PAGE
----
Spiritual care training in healthcare: Does it really have an impact?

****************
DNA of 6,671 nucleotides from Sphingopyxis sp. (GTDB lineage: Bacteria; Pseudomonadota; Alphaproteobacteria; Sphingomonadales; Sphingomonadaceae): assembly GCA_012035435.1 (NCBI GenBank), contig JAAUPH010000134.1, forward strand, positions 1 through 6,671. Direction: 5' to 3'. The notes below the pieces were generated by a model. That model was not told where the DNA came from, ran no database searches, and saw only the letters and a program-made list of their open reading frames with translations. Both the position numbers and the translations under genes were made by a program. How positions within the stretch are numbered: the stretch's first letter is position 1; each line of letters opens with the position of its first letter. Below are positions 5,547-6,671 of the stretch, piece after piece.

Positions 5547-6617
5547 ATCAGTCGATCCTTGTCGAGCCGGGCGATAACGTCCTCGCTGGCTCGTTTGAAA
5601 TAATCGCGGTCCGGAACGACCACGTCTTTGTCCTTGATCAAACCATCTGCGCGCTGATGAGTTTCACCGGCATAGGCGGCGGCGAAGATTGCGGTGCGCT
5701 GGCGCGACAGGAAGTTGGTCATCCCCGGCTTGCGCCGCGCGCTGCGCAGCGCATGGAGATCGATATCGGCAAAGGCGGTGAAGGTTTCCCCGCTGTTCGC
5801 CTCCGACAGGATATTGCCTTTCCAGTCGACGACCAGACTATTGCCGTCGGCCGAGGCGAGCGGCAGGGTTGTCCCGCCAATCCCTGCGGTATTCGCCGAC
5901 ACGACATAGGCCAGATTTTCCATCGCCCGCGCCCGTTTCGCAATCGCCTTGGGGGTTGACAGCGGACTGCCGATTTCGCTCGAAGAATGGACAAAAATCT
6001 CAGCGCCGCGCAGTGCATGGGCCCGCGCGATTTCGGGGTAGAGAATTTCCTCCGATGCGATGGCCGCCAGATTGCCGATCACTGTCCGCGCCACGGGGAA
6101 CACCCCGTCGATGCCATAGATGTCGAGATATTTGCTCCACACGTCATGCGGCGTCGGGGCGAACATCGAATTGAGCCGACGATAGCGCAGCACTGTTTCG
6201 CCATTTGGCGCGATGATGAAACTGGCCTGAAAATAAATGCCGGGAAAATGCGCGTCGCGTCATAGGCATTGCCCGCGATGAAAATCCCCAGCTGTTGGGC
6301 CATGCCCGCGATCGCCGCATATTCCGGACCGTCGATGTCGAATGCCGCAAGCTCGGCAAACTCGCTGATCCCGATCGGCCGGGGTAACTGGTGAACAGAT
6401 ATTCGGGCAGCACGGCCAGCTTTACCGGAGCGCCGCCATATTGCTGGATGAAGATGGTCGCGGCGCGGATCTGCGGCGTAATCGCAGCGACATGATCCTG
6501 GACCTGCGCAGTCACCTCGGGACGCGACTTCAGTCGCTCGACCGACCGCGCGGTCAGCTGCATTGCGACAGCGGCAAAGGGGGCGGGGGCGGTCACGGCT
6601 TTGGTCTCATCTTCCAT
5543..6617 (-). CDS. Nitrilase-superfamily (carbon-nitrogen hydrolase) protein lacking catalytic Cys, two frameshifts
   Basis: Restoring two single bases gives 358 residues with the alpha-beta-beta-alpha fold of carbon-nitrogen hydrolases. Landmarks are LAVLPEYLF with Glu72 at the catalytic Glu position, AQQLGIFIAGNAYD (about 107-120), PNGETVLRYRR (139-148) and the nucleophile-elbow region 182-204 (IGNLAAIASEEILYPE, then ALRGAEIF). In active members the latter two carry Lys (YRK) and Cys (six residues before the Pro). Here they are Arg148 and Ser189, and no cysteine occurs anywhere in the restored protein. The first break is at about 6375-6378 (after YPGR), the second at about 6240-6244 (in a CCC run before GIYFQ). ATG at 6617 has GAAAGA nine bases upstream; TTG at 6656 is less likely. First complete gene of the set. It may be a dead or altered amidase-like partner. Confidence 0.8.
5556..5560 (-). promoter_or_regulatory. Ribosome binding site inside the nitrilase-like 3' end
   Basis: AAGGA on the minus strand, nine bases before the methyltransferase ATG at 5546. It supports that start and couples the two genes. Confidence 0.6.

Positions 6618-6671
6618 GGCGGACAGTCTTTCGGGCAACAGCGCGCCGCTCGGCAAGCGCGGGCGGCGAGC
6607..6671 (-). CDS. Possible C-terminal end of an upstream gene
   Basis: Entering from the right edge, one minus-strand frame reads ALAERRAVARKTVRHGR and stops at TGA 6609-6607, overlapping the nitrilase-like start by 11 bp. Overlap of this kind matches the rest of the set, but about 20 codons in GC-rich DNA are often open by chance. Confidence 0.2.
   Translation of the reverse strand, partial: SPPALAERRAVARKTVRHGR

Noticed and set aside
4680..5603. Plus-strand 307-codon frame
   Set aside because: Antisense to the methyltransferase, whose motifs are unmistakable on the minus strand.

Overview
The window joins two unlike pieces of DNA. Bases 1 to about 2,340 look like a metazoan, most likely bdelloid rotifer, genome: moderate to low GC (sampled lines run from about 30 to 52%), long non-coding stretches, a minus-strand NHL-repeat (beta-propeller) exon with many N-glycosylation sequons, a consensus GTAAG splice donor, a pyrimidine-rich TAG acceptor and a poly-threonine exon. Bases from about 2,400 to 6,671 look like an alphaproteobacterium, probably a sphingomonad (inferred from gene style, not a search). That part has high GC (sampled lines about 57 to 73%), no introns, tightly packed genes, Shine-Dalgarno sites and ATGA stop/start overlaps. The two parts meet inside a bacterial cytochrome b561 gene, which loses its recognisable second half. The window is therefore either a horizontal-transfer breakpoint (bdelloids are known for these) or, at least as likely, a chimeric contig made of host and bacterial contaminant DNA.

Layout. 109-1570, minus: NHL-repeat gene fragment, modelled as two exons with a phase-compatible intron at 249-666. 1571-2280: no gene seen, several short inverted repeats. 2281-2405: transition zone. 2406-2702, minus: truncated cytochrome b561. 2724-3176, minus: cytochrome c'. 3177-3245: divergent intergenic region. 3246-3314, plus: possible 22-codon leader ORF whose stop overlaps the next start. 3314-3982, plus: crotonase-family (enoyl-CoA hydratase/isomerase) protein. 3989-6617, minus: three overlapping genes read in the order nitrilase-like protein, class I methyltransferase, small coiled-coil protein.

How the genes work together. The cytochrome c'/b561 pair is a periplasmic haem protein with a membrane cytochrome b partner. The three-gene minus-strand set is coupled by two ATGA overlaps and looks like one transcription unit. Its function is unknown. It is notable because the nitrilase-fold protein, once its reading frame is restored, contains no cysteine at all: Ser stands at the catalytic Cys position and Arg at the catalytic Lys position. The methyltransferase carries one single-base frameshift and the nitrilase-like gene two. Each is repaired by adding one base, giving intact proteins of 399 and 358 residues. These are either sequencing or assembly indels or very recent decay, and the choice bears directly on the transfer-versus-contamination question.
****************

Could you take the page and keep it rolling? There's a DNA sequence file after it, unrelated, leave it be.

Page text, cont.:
Objective. Spiritual care has formed an integral part of palliative care since its inception. People with advanced illnesses, however, frequently report that their spiritual needs are not attended to by their medical care team. The present study examines and describes the impact of a spiritual care training program on practice and cultural change in our Canadian hospice. Method. A qualitative case study approach was adopted to gather feedback from hospice staff and volunteers using purposive sampling. In-depth interviews were conducted, transcribed, and analyzed using thematic (semantic and latent) analysis. Result. Our data suggest that the program had a profound personal impact on attendees and contributed to a slight shift in practice patterns in our organization. Using a program not specifically tailored to our local and organizational cultural contexts resulted in some unanticipated challenges such as the range of tensions between personal and cultural boundaries. Although some people criticized parts of the program or questioned the program’s value, a general agreement suggests that the program had a positive impact and meaningfully benefited our hospice. “What will happen next?” was the question most frequently voiced by interviewees. Significance of results. Although the program may not have been a perfect fit for our organization, its use instigated a process of cultural change that unfolds today. The present study suggests that a systematic approach to spiritual care training that includes the concepts of workplace spirituality and sensitive practice offer useful frameworks for the development and implementation of spiritual care training in other institutions.